Continuous data were summarized as mean ± standard deviation while discrete (categorical) in percentage. Continuous variables were compared by one-way analysis of variance (ANOVA) and the significance of mean difference between the groups was done by Tukey's post hoc test after ascertaining the normality and homogeneity of variances by Shapiro-Wilk test and Levene's test, respectively. Categorical variables were compared by Chi-square (χ2 ) test. A two-sided (α = 2) P < 0.05 was considered statistically significant. All analyses were performed on statistica statistical software.
| Results|| |
Pharyngeal Airway Measurements
To ascertain reliability, cephalometric films of 12 randomly selected subjects were retraced and remeasured at 3 week's interval. A paired sample t-test was used to determine measurement accuracy. No statistically significant difference was found between the first and second measurements (P > 0.05).
Upper Airway Width
The upper airway widths of three groups are summarized in [Table 1]. The mean upper airway width of hypodivergent group was the highest followed by normodivergent group and least in hyperdivergent group. When comparing the mean upper airway width of three groups, ANOVA [Table 1] revealed significant difference in the upper airway width among the groups (P < 0.01). Further, Tukey test [Table 2] revealed that the mean upper airway width of hyperdivergent group was significantly lower as compared to hypodivergent group (P < 0.01). However, the mean upper airway width did not differ significantly between hypodivergent and normodivergent and hyperdivergent and normodivergent group (P > 0.05).
|Table 2: Significance (P) of mean difference of upper airway width between the groups by Tukey test|
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Lower Airway Width
Comparing the mean lower airway width of three groups, ANOVA [Table 1] revealed a significantly different lower airway width among the groups (P < 0.05). Tukey test [Table 3] revealed that the mean lower airway width of hyperdivergent group was significantly lower as compared to hypodivergent group (P < 0.05). However, no significant difference was found in the lower airway width between hypodivergent and normodivergent and hyperdivergent and normodivergent (P > 0.05).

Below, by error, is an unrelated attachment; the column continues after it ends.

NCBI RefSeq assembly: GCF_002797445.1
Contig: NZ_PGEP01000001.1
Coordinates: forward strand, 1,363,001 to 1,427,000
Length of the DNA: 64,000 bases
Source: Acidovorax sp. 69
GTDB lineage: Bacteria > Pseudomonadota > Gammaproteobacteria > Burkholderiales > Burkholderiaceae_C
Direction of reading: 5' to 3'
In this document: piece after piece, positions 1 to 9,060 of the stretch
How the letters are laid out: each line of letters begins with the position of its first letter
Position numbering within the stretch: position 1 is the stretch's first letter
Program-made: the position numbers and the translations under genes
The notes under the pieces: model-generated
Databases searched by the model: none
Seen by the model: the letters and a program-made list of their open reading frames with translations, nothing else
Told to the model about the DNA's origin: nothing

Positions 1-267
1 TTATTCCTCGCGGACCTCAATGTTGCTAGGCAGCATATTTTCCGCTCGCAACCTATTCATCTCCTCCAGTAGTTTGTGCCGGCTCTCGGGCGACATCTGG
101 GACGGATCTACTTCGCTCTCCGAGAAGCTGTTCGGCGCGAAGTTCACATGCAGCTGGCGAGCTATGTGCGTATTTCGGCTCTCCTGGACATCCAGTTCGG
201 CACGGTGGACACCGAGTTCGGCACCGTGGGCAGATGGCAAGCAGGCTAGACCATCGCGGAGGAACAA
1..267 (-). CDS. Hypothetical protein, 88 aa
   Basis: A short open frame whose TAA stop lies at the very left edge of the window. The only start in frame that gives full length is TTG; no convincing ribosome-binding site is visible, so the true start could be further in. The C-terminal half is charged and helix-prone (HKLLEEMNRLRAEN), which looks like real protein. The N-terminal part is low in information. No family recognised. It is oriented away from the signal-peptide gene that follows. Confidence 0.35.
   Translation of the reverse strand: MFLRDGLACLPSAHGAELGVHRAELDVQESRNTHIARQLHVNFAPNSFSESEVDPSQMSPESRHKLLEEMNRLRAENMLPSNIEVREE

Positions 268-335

|Table 3: Significance (P) of mean difference of lower airway width between the groups by Tukey test|
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| Discussion|| |
Pretreatment lateral head cephalograms of subjects in natural head position were taken evaluate to pharyngeal airway dimensions in different vertical growth patterns. Controversy exists as the cephalogram depicts two-dimensional views of three-dimensional structures. We chose lateral cephalograms for this study because posterior airway space, as measured by lateral cephalometric radiography, was highly correlated with measurements using three-dimensional CT scan, with 92% accuracy in predictability.  Aboudara et al.  also compared CT and cephalometric films in subjects with skeletal malocclusion and found a significant positive relationship between nasopharyngeal airway size on lateral cephalogram and its true volumetric size as determined from CT scan in adolescents. Cephalometry also offers considerable advantages over other techniques, including low cost, and minimal exposure to radiation.